“The Unsinkable” Molly Brown

Born in 1867 and raised in Hannibal, Missouri, Margaret “Molly” Brown would go on to live a life of wealth, adventure, and activism. 

The daughter of Irish immigrants, Molly Tobin went to school until she was 13 when she dropped out to work in a tobacco factory and help support her family.  Once adults, she and her brother Daniel moved to Colorado during the gold rush migration.  She soon met and married J.J. Brown, a mining engineer, and they made a fortune when the mining company they were majority shareholders in struck gold.  The pair were very involved in philanthropy, progressive change, and travel. 

While touring Europe in 1912 with her daughter and friends, Molly got news of a grandchild taken ill and decided to take the fastest way home, which included a trip on the Titanic.  When the sinking began, Molly was focused on getting her fellow passengers into lifeboats and wouldn’t have gotten in one herself if a steward of the ship hadn’t picked her up and thrown her into one. Her lifeboat was rescued by the Carpathia, and she was so upset to think of those who lost family members and all their possessions in the sinking that she and some of the other wealthy survivors had raised $10,000 before the Carpathia docked in New York to be donated to the less fortunate survivors. (Adjusted for inflation, that is a little over $283,000.)  The gossip writers of turn-of-the-century Colorado dubbed her “The Unsinkable Molly Brown” in an attempt to be catty, but Molly thought it humorous.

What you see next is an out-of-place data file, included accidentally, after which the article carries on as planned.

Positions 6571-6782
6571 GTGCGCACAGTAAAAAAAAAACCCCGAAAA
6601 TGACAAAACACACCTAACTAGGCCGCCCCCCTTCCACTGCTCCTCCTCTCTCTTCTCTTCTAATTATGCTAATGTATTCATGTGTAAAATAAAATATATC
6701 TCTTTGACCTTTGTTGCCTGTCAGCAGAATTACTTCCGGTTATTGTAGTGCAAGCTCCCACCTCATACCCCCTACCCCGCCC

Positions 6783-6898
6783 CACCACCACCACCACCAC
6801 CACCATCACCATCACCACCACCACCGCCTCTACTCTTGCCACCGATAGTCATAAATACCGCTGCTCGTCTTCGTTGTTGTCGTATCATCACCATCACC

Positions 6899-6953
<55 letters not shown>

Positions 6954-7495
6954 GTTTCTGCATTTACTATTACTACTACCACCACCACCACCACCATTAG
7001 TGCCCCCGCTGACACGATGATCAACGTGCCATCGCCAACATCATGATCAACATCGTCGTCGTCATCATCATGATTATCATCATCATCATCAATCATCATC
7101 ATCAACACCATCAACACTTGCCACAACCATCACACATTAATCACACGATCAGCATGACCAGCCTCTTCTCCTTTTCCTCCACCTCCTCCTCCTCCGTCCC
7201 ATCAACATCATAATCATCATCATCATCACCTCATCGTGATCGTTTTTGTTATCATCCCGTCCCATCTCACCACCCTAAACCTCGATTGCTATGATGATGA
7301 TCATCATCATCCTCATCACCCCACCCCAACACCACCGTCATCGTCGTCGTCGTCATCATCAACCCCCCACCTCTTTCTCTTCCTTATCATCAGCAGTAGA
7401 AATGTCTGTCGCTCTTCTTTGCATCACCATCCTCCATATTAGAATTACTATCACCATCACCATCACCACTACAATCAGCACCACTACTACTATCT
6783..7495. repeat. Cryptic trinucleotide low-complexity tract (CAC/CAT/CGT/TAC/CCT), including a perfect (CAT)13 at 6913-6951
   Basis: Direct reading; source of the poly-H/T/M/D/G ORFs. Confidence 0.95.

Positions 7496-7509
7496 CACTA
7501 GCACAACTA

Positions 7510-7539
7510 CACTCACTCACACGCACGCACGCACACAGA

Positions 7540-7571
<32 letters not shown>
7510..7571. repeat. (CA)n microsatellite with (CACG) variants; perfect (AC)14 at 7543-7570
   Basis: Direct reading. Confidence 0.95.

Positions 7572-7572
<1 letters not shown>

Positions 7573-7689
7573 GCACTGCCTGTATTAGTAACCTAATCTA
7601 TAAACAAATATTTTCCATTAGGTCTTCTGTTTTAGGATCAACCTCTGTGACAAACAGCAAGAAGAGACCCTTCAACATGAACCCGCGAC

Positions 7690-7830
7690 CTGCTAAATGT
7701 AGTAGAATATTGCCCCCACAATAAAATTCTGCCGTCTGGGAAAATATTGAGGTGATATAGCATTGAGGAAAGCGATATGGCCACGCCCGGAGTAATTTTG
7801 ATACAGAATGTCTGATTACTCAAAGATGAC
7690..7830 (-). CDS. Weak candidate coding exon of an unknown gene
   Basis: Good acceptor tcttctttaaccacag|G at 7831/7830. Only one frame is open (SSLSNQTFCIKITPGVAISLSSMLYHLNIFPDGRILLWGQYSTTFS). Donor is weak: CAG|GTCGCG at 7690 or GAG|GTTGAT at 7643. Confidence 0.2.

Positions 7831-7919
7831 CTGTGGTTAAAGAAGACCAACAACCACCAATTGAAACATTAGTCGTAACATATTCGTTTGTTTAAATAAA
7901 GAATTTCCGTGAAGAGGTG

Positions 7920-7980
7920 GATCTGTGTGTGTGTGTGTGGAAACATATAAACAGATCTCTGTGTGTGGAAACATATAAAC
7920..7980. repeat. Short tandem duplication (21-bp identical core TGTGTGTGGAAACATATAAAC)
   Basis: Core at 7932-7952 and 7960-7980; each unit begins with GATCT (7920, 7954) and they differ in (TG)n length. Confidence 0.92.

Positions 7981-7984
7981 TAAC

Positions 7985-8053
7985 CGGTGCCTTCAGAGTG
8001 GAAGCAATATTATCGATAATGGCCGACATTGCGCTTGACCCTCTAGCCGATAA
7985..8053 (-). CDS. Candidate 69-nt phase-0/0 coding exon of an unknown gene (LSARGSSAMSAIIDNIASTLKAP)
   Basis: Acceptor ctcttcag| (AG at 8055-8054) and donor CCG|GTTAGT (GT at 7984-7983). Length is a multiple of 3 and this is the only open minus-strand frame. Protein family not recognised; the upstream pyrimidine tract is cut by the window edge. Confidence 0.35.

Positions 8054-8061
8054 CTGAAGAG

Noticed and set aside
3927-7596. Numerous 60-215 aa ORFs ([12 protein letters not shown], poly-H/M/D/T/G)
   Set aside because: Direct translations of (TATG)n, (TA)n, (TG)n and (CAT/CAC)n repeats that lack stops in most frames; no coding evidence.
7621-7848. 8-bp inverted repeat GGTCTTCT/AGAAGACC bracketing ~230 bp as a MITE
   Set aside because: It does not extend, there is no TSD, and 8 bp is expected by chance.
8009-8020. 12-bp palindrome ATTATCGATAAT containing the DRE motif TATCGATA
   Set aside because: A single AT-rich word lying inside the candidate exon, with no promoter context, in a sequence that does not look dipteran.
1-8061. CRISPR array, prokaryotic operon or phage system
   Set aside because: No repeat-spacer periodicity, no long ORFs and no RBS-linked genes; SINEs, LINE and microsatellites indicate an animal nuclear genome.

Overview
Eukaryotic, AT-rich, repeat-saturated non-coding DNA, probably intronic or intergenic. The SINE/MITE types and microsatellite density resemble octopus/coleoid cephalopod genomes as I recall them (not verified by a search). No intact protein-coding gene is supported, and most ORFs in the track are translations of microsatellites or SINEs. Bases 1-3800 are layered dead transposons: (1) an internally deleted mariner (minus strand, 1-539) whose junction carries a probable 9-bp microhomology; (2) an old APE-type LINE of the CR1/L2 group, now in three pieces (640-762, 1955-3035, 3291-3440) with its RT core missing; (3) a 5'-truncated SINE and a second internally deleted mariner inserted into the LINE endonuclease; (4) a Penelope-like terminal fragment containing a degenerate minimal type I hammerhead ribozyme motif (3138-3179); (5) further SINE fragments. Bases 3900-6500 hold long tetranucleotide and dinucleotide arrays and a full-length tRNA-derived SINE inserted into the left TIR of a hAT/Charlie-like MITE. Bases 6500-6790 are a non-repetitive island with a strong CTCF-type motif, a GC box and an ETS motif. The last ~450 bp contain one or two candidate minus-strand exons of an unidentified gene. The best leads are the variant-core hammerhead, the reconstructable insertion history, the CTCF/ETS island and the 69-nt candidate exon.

After her new fame, she kept up her philanthropic work with survivors of the Titanic, fought for fair wages and working conditions for coal miners in Colorado, and became a champion for women’s rights. A staunch supporter of the suffrage movement, Molly was even favored to be elected as a Senator before World War I broke out; however, she declined to run so she could focus on relief efforts.

Molly Brown passed in her sleep in 1932, and was a free-thinking, ambitious, and charitable woman we can all look to for inspiration.


Written by Meg Pearson, 2022.